Should I Be Concerned About My Child’s Imaginary Friend?

Having an imaginary friend can often be quite normal for a child. However, there are certain behaviors to look out for that may signal concern for your child’s mental health. Throughout the article, we’ll discuss normal imaginary friend behaviors and the things that may warrant concern for your child.

Key takeaways:
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    Having an imaginary friend is quite common for children ages 3-13.
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    Most of the time, a child admits that their imaginary friend only exists in their make-believe world, not in the real world.
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    Having an imaginary friend can be a sign of a vividly imaginative child who is trying to understand the world better.
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    Be aware of warning signs surrounding your child’s imaginary friend, such as violent behavior or mood changes. If you notice any indications, it’s important to seek professional help as soon as possible.

Most of the time, having an imaginary childhood friend is normal. According to research, 65% of children will have an imaginary friend at some point in their life, starting as early as three, but up to 12 or 13 years of age. Older research stated that 28% of children ages 5-12 had an imaginary friend.

Having an imaginary friend is often a sign of having a lively imagination. However, sometimes children create these make-believe friends out of loneliness or as a coping skill. Additionally, there are times when a child’s imaginary friend develops dissociative behavior following a traumatic event or a series of traumatic events.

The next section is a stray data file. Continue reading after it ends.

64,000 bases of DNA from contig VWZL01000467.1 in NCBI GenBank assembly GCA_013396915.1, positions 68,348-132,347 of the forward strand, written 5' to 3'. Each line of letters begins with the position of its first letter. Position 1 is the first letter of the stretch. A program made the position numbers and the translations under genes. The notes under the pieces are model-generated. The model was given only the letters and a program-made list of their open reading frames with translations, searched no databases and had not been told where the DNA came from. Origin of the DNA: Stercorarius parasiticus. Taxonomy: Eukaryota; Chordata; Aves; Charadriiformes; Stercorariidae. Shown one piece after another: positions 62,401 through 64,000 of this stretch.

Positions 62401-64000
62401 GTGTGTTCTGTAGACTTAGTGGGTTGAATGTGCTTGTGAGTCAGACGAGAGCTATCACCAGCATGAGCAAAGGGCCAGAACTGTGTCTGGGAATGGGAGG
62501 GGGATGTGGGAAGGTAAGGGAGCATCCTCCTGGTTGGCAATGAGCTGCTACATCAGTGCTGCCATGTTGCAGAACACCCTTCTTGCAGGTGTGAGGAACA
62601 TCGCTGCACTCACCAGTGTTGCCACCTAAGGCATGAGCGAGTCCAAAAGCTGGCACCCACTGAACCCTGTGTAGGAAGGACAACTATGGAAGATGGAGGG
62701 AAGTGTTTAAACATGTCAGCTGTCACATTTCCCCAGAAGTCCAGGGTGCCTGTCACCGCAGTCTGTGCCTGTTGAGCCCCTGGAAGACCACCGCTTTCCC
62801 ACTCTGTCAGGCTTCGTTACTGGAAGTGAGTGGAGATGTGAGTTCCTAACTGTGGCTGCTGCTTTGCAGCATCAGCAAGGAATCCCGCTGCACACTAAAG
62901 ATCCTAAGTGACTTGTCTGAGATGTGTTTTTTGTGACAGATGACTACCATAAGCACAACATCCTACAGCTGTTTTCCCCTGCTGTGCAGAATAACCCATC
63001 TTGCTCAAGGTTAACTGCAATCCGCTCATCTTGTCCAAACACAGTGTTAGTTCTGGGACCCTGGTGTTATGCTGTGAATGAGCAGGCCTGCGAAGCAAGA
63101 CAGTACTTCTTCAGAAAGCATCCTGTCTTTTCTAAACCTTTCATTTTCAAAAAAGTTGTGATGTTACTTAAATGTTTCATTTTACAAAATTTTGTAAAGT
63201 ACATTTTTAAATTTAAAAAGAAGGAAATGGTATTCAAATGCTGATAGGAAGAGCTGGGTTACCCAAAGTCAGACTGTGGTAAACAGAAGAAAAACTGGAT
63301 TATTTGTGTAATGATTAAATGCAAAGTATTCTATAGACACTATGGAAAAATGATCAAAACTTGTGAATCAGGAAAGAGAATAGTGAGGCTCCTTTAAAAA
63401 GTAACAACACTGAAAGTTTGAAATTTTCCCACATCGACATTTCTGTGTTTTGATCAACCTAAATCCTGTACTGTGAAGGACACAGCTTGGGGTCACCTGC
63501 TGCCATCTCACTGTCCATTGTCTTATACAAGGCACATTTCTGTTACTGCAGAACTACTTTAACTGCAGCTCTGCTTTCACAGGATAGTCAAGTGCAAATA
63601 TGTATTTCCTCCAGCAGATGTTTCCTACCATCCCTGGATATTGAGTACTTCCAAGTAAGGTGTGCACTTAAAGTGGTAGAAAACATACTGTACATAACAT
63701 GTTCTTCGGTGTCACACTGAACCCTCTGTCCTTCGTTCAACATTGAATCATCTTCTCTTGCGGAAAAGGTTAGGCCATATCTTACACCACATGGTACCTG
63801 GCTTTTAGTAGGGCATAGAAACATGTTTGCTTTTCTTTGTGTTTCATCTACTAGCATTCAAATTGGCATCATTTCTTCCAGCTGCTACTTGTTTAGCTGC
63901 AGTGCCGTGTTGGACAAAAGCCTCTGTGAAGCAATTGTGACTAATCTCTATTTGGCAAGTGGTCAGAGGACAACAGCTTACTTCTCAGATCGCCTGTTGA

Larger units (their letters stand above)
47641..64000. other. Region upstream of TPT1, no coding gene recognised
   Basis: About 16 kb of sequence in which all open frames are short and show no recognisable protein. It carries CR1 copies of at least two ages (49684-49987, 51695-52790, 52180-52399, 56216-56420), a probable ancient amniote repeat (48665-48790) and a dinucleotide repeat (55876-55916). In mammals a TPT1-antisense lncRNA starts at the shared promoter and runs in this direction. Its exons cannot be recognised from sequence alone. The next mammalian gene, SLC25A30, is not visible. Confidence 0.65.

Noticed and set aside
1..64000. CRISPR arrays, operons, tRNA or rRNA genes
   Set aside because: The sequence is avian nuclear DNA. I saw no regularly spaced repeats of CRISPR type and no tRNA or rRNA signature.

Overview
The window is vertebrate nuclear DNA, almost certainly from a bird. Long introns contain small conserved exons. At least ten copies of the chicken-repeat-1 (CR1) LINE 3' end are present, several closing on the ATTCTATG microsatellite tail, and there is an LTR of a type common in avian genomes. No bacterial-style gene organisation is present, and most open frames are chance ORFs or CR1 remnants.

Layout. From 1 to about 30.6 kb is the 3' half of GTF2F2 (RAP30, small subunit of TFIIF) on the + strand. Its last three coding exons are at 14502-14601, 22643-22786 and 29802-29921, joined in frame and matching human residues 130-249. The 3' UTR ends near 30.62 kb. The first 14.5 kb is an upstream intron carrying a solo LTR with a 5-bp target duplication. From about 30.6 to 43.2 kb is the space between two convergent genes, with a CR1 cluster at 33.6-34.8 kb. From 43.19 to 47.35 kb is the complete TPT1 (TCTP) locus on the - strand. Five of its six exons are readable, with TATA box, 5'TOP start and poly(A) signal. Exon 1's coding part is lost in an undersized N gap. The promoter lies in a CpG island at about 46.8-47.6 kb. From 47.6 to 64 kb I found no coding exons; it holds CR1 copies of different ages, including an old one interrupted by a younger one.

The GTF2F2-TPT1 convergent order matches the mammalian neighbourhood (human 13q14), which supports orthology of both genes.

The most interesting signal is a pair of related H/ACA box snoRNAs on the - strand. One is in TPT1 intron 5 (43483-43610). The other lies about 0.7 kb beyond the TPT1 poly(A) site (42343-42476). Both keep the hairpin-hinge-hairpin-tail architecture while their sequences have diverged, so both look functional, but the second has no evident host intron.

Benefits of having an imaginary friend

There are a variety of explanations for why your child may develop an imaginary friend. Many of these are health reasons that can help with development. Some of these include:

  • Managing their emotions
  • Having a companion for fantasy play when they’re feeling lonely or other children are not around
  • Developing problem-solving skills
  • Exploring ideas
  • Developing a vivid imagination

Most children admit that they made their friends up and are aware that their imaginary friend is just make-believe when asked by doctors and researchers. If your child plays with other children at school and has friends aside from their imaginary pal, there may not be cause for concern. It’s seldom that a child insists that their imaginary friend is real. Most children who have imaginary friends are well-adjusted, outgoing individuals with a better grasp of social relationships.

When to be concerned about your child’s imaginary friend

There are times when your child’s imaginary friend warrants concern. Some warning signs include symptoms of child psychosis (an extremely rare and difficult disorder to diagnose) or the result of dissociation caused by childhood trauma. It can also be indicative of poorly developed social skills or a cause for worry if:

  • Your child does not have other “real world” friends.
  • Your child shows no interest in making friends.
  • The imaginary friend is always present.